DATV in simple terms - Part 3
This article was first published in CQ-TV magazine, issue 210.
So far we have looked at how a signal is converted to and from a stream of digits and how the digital representation of a picture can easily be manipulated. In this part, we will look at the methods used to lessen the burden of handling such vast quantities of digits. The technique of reducing the amount of data is called compression and it is something we are all familiar with, even if we haven’t realised it.
Imagine this scene: “a golden sandy beach stretches into the distance, to the right are rows of palm trees gently sway in the breeze, the left a deep blue sea with waves gently lapping the shore. Overhead, the sky is clear and blue, you hear the distant laughing from children playing at the waters edge.”
OK, that’s the end of my description, I think you see in your minds eye a tropical paradise. If that was a video clip, lasting maybe 10 seconds, it would need about 200,000,000 bytes of storage, my description did it in 283 bytes! That’s compression for you. The trouble of course is that each of you saw a slightly different picture although (hopefully) the theme was the same. Video compression is also like that, some of the picture is taken away so you don’t have to transmit or store it, but not enough that anyone really notices. I know the purist among you are now crying because to the trained eye, the compression is obvious but to the masses, it isn’t apparent at all. The trick is to find a suitable compromise between quality and quantity and the balance of the two is to a degree dependent upon the picture content.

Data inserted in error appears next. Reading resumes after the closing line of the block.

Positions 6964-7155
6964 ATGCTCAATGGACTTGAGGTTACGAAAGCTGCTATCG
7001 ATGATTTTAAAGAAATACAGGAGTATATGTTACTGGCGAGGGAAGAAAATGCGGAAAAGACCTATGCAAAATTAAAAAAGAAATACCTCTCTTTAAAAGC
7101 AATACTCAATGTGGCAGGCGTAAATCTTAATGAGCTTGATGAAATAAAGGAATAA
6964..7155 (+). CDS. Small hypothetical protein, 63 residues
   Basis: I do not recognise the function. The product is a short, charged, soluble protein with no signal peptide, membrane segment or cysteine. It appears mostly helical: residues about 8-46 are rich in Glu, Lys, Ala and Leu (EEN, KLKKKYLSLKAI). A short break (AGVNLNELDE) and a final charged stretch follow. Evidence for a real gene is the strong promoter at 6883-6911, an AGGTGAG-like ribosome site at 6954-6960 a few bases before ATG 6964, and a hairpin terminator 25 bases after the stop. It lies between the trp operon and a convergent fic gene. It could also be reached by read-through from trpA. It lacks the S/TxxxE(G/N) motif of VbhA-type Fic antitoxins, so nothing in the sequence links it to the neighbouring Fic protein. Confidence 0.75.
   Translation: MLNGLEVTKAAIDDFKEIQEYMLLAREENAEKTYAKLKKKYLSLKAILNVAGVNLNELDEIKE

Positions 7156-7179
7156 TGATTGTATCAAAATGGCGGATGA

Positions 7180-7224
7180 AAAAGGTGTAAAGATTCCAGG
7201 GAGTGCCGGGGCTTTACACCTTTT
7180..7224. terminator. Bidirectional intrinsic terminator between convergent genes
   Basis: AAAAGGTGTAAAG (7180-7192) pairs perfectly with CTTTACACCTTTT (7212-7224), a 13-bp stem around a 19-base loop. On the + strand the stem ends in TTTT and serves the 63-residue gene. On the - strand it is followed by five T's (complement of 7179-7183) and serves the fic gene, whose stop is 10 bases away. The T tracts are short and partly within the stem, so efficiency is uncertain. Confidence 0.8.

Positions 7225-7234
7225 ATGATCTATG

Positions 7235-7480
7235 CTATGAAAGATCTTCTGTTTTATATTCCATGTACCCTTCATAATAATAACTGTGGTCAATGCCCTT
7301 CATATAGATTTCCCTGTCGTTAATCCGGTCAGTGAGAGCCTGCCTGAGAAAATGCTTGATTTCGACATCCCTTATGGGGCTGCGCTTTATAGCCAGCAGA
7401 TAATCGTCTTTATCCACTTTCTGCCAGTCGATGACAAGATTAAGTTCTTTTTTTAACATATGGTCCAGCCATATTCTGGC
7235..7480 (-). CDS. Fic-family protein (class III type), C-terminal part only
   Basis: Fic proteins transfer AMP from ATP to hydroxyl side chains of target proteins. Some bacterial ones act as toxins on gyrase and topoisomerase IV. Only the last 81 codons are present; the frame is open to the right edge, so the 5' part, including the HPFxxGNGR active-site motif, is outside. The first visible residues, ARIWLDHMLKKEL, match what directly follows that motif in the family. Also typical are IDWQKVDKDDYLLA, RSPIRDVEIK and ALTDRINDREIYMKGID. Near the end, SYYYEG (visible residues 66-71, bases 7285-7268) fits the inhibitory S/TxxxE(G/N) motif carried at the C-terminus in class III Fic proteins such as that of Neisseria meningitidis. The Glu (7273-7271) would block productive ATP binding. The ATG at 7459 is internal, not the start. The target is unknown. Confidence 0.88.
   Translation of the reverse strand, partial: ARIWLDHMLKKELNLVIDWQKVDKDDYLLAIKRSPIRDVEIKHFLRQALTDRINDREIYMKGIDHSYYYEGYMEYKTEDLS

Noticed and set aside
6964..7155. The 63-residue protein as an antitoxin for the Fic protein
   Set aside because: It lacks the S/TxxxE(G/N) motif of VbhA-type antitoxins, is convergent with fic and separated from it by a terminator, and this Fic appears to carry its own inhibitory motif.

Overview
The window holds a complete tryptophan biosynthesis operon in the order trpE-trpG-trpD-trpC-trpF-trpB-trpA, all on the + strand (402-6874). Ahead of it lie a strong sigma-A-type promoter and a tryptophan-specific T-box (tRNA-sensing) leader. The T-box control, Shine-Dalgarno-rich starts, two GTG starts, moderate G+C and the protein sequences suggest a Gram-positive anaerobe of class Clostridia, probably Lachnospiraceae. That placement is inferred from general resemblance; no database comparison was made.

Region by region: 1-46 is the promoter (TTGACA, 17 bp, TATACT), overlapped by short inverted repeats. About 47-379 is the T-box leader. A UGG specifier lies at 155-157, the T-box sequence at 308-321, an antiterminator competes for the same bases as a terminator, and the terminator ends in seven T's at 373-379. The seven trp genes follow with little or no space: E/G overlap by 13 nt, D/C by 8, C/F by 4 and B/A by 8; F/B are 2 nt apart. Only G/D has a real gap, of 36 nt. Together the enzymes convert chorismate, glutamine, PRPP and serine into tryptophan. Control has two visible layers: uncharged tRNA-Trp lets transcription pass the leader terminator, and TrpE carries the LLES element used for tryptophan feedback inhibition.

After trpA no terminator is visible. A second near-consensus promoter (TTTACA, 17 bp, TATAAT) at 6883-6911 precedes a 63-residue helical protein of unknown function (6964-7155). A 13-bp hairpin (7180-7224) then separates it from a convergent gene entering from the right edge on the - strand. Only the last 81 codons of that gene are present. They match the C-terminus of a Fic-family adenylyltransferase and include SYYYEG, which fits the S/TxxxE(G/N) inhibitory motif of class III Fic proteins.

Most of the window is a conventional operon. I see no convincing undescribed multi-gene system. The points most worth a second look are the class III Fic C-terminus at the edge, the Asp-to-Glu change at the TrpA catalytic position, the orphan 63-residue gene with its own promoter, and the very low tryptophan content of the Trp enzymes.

Let’s look at the methods used to save space. There are two methods of compressing data, one is called ‘lossless’ compression, the other ‘lossy’ compression. Lossless is just that, all the information in the picture is retained but by cleverly rearranging the data it is packed into a smaller space. Lossy compression does the same but by making assumptions about human eyesight and by analysing the picture, frame by frame, it also completely discards some of the information. What is left is obviously smaller than the original. For a fixed amount of data, the difference in original size, and the size achieved by each compression method can be huge. Lossless may give a reduction of 30-40% while lossy can reach 80-90% in extreme cases, visually both showing similar end results.